When IKEA is venturing into a foreign market, it establishes subsidiaries in the well-established markets who share similar with the Scandinavian market – IKEA’s country of origin. The firm has a central expansion team set in Sweden whose core functions include setting up a subsidiary (Jonsson & Foss, 2011). The group performs other related roles such as determining the location of the new unit, designing its layout, providing training to the new employees and planning the execution of marketing and logistic activities. The headquarters is in charge of the financing role.
The study of Jonsson & Elg (2006) explains the roles of the expansion group, for instance, achieving the standardization of IKEA’s goods and service. Moreover, the team exercises control on the overall operations of the established unit and ensure the process of gaining entry into the new market is smooth and free from unmanageable setbacks. After the expansion group confirms that everything is intact and operations can take off, they hand the responsibilities of running and managing the outlet to the local operational team. The expansion team then goes back to exploring further expansion opportunities in a different locality.
The experience that IKEA gained from the nearby Scandinavian market was vital in enhancing the acquisition of subsidiaries all over the globe. In the U.S., IKEA chose the strategy of establishing a store given the vast size of the U.S. market. The U.S. market poses many challenges to IKEA but is still a potential place for the firm to introduce local chains. Moreover, IKEA did not succeed in the Japanese market during the first round but made a second attempt which yielded positively since the firm opened subsidiaries in regions outside of Tokyo (Jonsson & Foss, 2011). The opportunity helped to increase both market share and brand awareness.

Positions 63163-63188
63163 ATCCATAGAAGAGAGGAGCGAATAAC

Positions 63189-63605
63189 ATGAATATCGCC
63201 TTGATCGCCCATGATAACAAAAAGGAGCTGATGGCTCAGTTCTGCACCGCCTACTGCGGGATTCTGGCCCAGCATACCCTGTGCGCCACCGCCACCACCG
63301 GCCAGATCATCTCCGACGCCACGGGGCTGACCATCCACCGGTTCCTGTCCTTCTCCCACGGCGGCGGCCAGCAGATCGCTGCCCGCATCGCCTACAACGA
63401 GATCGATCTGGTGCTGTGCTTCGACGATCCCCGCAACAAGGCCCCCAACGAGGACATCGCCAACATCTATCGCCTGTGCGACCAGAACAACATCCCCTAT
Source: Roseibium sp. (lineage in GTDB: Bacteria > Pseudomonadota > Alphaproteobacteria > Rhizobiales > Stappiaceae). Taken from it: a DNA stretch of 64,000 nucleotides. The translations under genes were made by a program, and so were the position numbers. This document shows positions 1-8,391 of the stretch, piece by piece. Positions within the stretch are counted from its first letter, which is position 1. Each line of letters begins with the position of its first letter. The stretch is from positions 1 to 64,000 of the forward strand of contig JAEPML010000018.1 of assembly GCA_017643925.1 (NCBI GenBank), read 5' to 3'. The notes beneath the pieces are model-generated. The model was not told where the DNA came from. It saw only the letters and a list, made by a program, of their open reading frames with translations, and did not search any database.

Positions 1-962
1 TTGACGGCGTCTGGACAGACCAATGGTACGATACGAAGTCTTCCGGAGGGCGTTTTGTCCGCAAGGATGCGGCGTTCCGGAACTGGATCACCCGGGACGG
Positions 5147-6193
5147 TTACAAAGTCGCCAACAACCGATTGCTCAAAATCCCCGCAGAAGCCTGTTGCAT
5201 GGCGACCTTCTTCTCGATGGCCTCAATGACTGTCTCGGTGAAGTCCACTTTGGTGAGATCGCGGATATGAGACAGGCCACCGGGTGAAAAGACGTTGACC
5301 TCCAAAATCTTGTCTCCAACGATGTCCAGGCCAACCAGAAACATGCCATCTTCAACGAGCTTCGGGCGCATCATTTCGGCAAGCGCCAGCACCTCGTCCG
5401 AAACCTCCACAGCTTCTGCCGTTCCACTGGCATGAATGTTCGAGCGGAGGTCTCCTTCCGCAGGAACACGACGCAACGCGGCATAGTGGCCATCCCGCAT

According to Jonsson & Foss (2011), IKEA also relies on franchising to penetrate the small, unstable markets. The franchising responsibility lies with the expansion team and follows the same procedure as when establishing firm-owned subsidiaries. One of the conditions that IKEA places on the franchising firms is to ensure the franchisees possess the essential features (Jonsson & Elg, 2006). However, when the need arises, the business retains the freedom to tailor-make the other segments of the product mix to align with the demands of the target market.
IKEA’s head office offers advice to the franchising entities besides being responsible for the selection process. The franchising outlets must also adhere to IKEA’s policy of making all purchases from the firm’s product lines. IKEA enforces compliance of the franchising entities with the company’s regulations and standards by conducting regular audits. Moreover, the firm besides compares the outlets’ performance with the overall corporate progress. Some of the checklists that IKEA uses to evaluate the franchising businesses include excellent customer service, quality products, and maintaining logistic standards (Jonsson & Elg, 2006). The head office ensures the franchising enterprises receive extensive training besides operational support. They must further ensure they pay the franchise fees payable to IKEA holdings. The headquarters cater for all the marketing activities such as purchasing catalogs and paying for advertising activities.